McMurtry has storytelling in his bones. He's the son of novelist Larry McMurtry and the spiritual heir to the Texas-troubadour tradition embodied by Townes Van Zandt and Guy Clark. Reed built his career vowing to bring literary themes into rock & roll; McMurtry merges his traditional tales of dysfunctional characters searching for their co-dependents with Reed's specific attention to tonal perfection. Whereas Reed's losers are city dwellers, McMurtry's live out in the middle of the country (though for McMurtry, the middle happens to be Texas). Despite his adherence to the Texas singer/songwriter form of basic blues and folk chord changes with simple melodic variations, McMurtry is concentrating harder on the sound of his records than do any of his peers and forebears, with the possible exception of Joe Ely. This record is the culmination of a career spent looking for a way to bring that city sound to the country.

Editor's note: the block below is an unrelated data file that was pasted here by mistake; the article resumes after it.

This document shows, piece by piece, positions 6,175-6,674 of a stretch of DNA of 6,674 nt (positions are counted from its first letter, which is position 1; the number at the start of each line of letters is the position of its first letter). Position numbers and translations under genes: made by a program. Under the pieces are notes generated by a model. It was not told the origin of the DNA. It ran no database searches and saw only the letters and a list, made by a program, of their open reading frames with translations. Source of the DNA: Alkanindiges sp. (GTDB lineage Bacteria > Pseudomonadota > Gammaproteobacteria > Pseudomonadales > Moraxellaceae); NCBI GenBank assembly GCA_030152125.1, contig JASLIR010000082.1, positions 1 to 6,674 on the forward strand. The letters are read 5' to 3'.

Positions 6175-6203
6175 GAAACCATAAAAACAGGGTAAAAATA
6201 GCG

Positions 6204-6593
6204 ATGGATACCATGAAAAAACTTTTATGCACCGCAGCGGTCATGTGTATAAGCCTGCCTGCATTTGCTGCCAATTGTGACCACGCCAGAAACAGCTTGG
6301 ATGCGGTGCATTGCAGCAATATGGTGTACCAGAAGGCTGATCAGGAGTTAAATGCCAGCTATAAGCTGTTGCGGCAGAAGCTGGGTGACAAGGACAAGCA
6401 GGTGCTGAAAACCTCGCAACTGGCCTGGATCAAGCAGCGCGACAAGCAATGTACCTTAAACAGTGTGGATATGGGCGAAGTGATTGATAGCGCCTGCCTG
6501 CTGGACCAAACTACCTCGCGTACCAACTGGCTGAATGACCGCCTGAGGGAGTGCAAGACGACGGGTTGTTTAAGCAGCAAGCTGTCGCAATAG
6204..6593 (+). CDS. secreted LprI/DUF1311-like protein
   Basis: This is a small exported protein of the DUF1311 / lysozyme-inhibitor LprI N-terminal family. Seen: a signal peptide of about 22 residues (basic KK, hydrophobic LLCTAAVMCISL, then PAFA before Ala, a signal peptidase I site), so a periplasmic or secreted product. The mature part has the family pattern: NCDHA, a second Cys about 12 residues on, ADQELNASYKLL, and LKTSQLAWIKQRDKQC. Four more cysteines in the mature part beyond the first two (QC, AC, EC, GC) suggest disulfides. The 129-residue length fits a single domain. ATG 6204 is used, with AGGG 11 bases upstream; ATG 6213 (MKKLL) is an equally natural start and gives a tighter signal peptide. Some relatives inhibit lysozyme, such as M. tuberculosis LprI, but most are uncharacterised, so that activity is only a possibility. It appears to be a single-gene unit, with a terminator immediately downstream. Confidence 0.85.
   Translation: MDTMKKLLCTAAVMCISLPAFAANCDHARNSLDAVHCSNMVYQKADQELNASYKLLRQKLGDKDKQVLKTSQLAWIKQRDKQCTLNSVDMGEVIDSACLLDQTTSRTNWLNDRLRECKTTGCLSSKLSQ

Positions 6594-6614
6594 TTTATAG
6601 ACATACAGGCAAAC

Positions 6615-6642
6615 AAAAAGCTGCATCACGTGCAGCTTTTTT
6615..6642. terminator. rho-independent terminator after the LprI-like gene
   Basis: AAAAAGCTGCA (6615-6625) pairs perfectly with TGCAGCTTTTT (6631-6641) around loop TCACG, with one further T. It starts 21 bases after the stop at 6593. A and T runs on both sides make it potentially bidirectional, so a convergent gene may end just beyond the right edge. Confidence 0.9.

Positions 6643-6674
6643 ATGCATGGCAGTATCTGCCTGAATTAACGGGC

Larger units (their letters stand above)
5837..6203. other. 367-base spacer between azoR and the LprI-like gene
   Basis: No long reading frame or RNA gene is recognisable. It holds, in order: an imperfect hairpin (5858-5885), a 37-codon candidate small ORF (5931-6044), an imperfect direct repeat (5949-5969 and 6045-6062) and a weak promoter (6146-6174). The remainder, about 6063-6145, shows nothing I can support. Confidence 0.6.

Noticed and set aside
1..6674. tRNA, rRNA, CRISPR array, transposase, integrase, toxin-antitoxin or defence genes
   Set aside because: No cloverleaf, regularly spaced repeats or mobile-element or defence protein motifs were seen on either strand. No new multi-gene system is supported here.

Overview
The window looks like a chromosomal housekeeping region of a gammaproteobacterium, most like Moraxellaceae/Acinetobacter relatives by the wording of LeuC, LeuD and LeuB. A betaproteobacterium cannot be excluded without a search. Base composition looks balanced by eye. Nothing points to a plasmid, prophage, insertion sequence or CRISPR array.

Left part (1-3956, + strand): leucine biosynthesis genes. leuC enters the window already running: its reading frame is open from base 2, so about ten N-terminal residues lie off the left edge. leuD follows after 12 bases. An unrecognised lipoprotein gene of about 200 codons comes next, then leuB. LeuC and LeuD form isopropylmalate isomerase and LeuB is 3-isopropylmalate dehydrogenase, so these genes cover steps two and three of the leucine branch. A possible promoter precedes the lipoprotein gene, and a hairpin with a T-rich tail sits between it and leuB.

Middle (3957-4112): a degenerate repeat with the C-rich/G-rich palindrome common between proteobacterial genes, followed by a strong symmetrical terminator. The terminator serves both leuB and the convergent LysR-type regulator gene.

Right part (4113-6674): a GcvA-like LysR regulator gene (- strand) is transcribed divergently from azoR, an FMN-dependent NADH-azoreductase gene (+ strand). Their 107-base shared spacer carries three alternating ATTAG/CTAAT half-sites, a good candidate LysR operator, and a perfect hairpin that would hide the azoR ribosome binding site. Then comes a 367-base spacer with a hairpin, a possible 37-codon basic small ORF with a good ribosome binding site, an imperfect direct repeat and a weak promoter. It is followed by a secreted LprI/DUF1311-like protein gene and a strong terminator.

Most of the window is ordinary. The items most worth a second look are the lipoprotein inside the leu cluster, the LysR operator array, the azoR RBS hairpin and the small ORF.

McMurtry (most likely with assistance from sideman extraordinaire David Grissom) has managed to duplicate the electric discharge of Reed's tone, giving it a little twang and a bit of a syncopated jump. His band, which includes erstwhile Small Face Ian McLagen, sounds every bit as assertive and explosive. Turn up the volume, and let them dance all over your head. Of course, none of this would matter if the songs weren't any good, and at least two -- a brooding rendition of Dave Alvin's "Dry River" and the twisted Chuck Berry-and-Bo Diddley-head-to-Hazzard County masterpiece "Choctaw Bingo" -- are among the best things you'll hear this year. But even the lesser songs, the ones with clichéd drifters and not-quite-developed metaphors, benefit from the urgently seductive feel of the music. This record will knock you down and caress your ears, and you'll beg for more.